Mobilizing for The Climate Crisis
The Essential Role of Social Mobilization in Confronting The Climate Crisis
Thursday, September 14, 4:00 PM | South College E470
Despite all we know about the causes and harms of global heating, why has so little effective action been taken to cut greenhouse gas emissions, and what can we do to change that? In his presentation, Dr. Adam Aron argues that, even with the advent of the Inflation Reduction Act, the pathway to stopping dangerous global heating will require a much larger social mobilization of advocacy and activism to impel decision-makers to abandon fossil fuels, and transition to renewable energy and electrification embedded in a political and social framework guided by justice principles. Dr. Aron will illustrate the social mobilization on climate with examples from our grassroots and advocacy struggles in both the University of California and the city of San Diego. Dr. Aron will also discuss how to increase mobilization.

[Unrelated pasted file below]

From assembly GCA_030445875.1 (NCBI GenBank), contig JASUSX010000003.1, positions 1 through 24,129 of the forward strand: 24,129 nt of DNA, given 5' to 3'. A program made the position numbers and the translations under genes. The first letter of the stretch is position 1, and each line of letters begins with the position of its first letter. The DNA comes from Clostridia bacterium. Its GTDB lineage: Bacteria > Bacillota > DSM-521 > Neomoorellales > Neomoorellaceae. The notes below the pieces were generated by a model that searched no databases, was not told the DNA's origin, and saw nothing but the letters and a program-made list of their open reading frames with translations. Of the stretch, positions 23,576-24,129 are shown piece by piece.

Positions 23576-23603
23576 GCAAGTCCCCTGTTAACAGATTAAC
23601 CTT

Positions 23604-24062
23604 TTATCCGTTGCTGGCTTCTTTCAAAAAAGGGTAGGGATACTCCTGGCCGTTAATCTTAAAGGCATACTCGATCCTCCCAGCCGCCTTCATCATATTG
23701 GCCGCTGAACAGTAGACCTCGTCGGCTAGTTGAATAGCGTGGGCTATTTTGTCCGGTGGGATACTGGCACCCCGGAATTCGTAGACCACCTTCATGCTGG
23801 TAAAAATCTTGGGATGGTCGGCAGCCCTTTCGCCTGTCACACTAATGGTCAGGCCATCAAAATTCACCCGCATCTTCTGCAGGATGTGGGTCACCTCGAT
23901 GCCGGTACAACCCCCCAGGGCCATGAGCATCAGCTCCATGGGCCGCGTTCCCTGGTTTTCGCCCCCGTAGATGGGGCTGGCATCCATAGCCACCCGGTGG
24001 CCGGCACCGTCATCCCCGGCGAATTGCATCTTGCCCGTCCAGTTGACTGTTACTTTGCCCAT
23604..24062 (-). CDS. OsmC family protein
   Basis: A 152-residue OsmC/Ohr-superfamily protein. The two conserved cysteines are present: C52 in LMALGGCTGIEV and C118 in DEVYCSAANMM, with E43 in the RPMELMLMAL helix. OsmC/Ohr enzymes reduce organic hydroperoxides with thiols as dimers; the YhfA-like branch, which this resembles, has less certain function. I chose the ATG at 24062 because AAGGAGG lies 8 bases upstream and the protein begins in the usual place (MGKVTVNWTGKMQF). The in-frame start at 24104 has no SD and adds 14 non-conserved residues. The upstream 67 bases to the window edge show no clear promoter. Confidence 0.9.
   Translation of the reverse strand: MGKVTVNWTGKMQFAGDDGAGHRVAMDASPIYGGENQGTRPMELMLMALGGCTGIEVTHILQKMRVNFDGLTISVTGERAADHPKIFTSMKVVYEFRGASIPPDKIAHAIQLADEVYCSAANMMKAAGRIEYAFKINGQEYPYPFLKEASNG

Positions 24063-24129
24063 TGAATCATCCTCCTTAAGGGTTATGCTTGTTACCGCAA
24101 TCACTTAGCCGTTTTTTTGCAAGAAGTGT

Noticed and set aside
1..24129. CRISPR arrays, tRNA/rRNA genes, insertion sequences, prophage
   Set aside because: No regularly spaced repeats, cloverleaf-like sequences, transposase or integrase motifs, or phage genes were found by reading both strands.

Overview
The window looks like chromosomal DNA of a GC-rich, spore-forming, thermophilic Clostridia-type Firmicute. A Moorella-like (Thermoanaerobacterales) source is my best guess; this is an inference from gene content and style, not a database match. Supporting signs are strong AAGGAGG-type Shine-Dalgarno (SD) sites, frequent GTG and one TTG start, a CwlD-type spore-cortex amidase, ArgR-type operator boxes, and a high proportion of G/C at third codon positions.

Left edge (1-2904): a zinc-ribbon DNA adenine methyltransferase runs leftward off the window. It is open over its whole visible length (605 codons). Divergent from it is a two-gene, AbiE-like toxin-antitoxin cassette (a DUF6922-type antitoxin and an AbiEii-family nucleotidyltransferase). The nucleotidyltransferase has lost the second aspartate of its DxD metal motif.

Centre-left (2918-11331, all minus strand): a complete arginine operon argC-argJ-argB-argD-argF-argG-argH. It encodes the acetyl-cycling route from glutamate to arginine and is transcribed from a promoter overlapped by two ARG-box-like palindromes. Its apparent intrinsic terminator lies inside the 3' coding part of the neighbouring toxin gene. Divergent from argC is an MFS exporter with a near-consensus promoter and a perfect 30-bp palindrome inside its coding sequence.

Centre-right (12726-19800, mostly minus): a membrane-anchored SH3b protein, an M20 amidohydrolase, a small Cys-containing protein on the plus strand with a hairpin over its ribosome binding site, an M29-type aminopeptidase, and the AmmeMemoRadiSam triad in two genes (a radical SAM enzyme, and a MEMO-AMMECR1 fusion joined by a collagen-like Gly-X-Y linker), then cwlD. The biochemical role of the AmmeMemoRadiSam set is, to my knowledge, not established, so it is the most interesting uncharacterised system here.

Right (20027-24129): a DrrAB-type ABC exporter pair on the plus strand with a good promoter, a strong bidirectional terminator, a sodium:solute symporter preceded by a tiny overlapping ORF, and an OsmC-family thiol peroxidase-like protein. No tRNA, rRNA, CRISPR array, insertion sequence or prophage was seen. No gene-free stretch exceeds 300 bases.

Dr. Adam R Aron
Department of Psychology, University of California, San Diego
Adam Aron is a climate activist and professor of psychology at the University of California, San Diego. His research and teaching now focus on the social science of collective action on the climate crisis. His climate activism has been through the Green New Deal at UC San Diego where he has volunteered on several campaigns such as fossil fuel divestment and campus decarbonization via ElectrifyUC, and he has also produced the documentary Coming Clean. Adam recently authored the book: The Climate Crisis. Before switching to the climate crisis, Adam had a successful career in cognitive neuroscience. He earned his Ph.D. from the University of Cambridge and was a postdoctoral fellow at UCLA.
UMass Art Sustainability and Activism
This event is part of the UMass Art Sustainability and Activism (ASA) series for 2023-24. ASA is a collaboration among the School of Earth & Sustainability, UMass Fine Arts Center, and the MFA for Poets and Writers. Together, ASA works to create deliberate opportunities to connect artists, scientists, and changemakers.